Laser manufacturing of spatial resolution approaching quantum limit
Since early demonstrations of femtosecond laser as a three-dimensional (3D) processing tool, microdevices with exciting optical, electronic, mechanical, and magnetic functions have been manufactured, by which novel concepts from 3D quantum photonic integrated circuits to intelligent micro-robots are enabled.
Much effort in the past decade in this field has been devoted to improving manufacture spatial resolution, and several tens of nanometer feature sizes have been reported based on multiphoton absorption, stimulation emission depletion, far-field-induced near-field enhancement, and photoexcitation-induced chemical bonding effects. Nevertheless, advanced applications, such as single-electron transistors, single-photon emitters (SPE), single-atom memory, or quantum-bit devices, require higher manufacturing spatial resolution (less than 10 nm, far beyond the optical diffraction limit).
In a new paper published in Light Science & Application, a team of scientists, led by Professor Hongbo Sun from State Key Laboratory of Precision Measurement Technology and Instruments, Department of Precision Instrument, Tsinghua University, Beijing, China, and co-workers have proposed and experimentally demonstrated close-to-atom scale manufacturing using a threshold tracking and lock-in (TTL) method, by which feature sizes of < 5 nm, ~ λ/100, approaching quantum limit, are realized.
Through this approach, researchers could achieve near unity yield fabrication of single photon sources with high positional accuracy and minimal damage to the lattice. These single photon sources exhibit high brightness, high emission purity, and high stability.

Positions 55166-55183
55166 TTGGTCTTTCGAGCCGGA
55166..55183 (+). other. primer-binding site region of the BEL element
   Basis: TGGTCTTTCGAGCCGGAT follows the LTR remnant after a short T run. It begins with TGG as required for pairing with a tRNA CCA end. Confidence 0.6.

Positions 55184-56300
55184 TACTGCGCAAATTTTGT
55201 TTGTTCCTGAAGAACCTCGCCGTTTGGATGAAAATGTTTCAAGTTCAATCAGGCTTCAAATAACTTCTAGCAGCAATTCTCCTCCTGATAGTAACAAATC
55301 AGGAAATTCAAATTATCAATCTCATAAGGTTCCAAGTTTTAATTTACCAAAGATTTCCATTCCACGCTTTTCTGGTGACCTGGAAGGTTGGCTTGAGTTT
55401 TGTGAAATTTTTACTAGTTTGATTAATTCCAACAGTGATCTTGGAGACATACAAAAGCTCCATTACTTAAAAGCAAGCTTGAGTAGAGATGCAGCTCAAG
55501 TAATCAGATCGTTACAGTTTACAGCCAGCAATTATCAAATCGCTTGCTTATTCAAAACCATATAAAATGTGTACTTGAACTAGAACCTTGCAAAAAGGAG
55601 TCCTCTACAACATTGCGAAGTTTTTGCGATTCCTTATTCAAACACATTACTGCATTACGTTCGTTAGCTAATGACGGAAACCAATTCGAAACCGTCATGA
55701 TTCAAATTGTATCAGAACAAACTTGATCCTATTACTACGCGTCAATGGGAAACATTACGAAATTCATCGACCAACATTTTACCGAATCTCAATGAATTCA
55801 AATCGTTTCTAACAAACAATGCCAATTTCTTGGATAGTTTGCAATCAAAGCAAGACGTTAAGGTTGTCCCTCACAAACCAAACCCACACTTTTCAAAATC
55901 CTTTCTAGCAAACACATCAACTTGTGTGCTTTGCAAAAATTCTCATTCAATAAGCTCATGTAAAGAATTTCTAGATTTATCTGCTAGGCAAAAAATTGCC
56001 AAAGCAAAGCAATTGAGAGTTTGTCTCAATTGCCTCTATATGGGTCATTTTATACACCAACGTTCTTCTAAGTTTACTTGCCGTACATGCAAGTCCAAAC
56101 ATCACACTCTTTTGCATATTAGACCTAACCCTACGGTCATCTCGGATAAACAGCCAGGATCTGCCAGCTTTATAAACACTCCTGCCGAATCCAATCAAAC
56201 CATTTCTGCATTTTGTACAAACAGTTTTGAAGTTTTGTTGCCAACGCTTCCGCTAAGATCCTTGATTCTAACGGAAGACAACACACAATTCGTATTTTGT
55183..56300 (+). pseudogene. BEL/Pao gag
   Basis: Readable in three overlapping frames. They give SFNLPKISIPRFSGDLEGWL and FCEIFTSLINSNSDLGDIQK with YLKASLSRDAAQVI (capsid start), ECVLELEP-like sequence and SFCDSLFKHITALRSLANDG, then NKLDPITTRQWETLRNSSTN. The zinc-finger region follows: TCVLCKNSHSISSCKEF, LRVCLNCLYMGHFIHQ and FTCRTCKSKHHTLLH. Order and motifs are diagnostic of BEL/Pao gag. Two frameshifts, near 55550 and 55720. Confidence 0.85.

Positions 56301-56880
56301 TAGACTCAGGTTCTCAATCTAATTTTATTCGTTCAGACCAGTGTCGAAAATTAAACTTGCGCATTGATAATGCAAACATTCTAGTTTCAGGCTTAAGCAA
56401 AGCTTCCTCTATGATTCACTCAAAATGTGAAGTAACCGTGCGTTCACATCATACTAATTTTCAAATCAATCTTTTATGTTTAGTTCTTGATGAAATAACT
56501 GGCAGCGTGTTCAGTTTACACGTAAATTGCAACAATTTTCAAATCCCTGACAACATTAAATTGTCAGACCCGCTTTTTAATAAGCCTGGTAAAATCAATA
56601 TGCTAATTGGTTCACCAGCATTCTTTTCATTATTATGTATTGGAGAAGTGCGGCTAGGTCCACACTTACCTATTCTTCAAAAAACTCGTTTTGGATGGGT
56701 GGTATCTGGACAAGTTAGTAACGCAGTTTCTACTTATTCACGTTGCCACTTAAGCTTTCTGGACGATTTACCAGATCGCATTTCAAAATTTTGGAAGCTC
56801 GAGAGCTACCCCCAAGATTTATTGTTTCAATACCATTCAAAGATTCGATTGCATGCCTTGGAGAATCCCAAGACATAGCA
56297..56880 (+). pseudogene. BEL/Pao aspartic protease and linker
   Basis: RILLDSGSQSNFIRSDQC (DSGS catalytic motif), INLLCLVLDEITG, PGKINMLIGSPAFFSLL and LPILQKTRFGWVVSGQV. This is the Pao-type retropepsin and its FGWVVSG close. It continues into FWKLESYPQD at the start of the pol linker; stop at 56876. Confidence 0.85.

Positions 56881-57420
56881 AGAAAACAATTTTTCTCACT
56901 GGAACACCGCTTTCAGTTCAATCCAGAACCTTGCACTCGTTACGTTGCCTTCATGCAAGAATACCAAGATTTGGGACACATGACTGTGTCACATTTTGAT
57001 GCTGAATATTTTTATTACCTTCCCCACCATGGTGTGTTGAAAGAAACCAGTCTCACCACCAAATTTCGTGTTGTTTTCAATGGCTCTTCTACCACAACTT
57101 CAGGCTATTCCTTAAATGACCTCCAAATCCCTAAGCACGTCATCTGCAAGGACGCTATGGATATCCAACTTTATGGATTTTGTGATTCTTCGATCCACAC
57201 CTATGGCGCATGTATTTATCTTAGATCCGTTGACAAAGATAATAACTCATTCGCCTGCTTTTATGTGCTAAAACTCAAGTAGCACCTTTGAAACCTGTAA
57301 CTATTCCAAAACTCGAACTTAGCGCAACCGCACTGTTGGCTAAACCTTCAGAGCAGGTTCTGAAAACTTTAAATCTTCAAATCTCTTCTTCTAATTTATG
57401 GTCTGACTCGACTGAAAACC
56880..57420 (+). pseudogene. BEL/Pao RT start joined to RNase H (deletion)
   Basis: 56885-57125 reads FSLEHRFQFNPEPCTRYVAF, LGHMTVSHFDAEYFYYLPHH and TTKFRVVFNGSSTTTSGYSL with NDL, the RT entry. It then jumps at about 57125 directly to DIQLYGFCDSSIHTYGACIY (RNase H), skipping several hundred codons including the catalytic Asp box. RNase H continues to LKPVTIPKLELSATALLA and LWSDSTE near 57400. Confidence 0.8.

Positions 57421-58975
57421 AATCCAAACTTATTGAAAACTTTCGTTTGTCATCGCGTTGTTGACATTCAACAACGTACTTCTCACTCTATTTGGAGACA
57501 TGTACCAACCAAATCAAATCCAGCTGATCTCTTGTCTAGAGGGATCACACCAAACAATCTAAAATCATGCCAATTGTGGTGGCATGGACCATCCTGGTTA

This close-to-atom scale laser manufacturing represents a significant step forward in scalable quantum photonic technologies. The scientists summarize the principle of TTL technology:
"The idea is to use the additional laser pulses (probe light) to precisely track whether atomic or close-atomic scale damage occurs under the initial pulse (fabricating light). The intrinsic damage threshold of the target material is precisely locked. It is worth mentioning that this feedback method does not depend on the detection sensitivity of the instrument, and can accurately lock the intrinsic damage threshold of the target material for nanoscale laser manufacturing."
"We demonstrated that the laser manufacturing accuracy in this work has reached the quantum limit, which is a new milestone after the optical diffraction limit. When the laser energy approaches the near-atomic scale damage threshold, the laser ablation of individual atoms does not necessarily occur in the geometric center of the focused spot."
"This is because, in this limit state, the gradient provided by the laser energy (the top of the Gaussian distribution) will be very flat. The breakdown region defined by the laser energy gradient will fail, and local atomic ablation will randomly occur in a certain region (~ a few nanometers, the specific value is related to the target material), which will be dominated by the position and energy fluctuations of local electrons, rather than the power density slope of the incident laser."
"By TTL technology, the near unity yield manufacturing of single photon sources with nanoscale positioning precision could be realized. Meanwhile, these single photon sources exhibit excellent properties including high brightness (emitting nearly ten million photons per second), high emission purity, and high stability."
"This result suggests the high potential of close-to-atom scale laser manufacturing for the application of quantum devices."
More information: Xiao-Jie Wang et al, Laser manufacturing of spatial resolution approaching quantum limit, Light: Science & Applications (2024). DOI: 10.1038/s41377-023-01354-5
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